Oh, those French tenses! Imperfect, simple future, future perfect… If only life were that easy!
I heard from a 40-year old colleague recently, about her upcoming remarriage. It got me thinking about pasts perfect and imperfect, present imperatives, and futures – of all sorts.
And then of course – ghosts of marriage past.
The woman I heard from is smart, talented, and lovely. Hubby-to-be is a happy man, because the fact is, this energetic single mom has had other beaus since a brief marriage in her 20s, and plenty of time to figure out who she is and what she wants.
To make matters better, she’s known an amicable relationship with her ex, as they’ve cooperatively co-parented for many years.
Past and present
What’s important here is that both the divorce and post-divorce relationship did not sour either party on love, or the notion of commitment. No past is perfect, but theirs – with regard to the present and future – has been perfectly reasonable.
I wonder if “reasonable” isn’t the perfect goal, the one to strive for in dealing with exes, particularly when children are involved.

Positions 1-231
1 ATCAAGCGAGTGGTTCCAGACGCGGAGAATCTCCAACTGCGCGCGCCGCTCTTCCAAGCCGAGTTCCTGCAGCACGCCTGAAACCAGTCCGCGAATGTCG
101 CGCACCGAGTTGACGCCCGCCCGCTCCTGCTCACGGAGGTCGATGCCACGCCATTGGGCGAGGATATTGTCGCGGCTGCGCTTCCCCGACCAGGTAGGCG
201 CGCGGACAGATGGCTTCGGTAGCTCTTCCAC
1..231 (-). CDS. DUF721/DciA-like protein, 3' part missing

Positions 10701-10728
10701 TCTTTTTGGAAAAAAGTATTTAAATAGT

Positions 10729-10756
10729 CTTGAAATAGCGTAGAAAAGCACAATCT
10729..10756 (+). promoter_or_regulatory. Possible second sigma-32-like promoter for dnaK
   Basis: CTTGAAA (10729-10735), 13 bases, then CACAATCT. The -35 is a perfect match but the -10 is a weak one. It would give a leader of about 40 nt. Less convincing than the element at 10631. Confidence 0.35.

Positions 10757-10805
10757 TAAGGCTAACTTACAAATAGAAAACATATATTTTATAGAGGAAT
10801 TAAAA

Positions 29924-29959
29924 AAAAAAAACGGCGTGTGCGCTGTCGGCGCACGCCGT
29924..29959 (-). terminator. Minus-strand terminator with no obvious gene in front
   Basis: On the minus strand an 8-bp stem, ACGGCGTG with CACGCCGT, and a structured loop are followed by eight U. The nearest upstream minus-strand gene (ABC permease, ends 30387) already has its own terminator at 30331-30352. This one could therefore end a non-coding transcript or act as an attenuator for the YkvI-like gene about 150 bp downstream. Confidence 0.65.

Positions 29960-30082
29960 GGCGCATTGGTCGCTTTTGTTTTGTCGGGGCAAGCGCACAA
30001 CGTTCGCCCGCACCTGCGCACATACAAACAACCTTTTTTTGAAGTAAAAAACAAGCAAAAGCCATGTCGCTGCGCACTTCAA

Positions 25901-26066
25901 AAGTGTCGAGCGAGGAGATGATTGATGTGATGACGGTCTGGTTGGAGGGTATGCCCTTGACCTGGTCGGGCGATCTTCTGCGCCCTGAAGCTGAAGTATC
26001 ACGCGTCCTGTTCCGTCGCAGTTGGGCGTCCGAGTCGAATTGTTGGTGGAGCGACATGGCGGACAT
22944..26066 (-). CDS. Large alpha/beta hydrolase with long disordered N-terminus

Some of us labor under more grueling grammars – financial, emotional, and logistical. It’s like an implicit body of rules that we internalize, and it’s anything but agreeable. In fact, we’re left leery of any kind of conjugation, much less remarriage. We’ve been dealing with the Undead – dogged by dark shadows and morose markers of what went wrong.
And rattle my chains if those damnable exes don’t keep rising from the grave like Zombies! We’re nailed to their netherworld, even if we’d like to leap beyond the imperfect past.
A passionate present
So how can you envision a future when your present is tied to a painful past? Can you turn the imparfait into the passé composé – in other words – can you transform the still connective past to the done deal? Or if required, the passé simple – a tense which is expressly used for the dead?
With children, the past is always bound to the future. That is our privilege, our responsibility, and for some – a cross to bear. Personally, I’d content myself with a passionate present. In fact, I find it increasingly imperative – for all of us. We need a way to live in the NOW – whatever it may take – even if it includes straddling former lives, messy marriages, present emotions, and uncertain futures.
Future – perfect?
For those who’ve survived the worst of marriage, divorce, and the aftermath, there’s no such thing as a simple future. Our conjugal relations aim for a passable present, that can no doubt be “simply” wonderful.
Past imperfect – does it necessarily mean future conditional?
Or is that really the case anyway?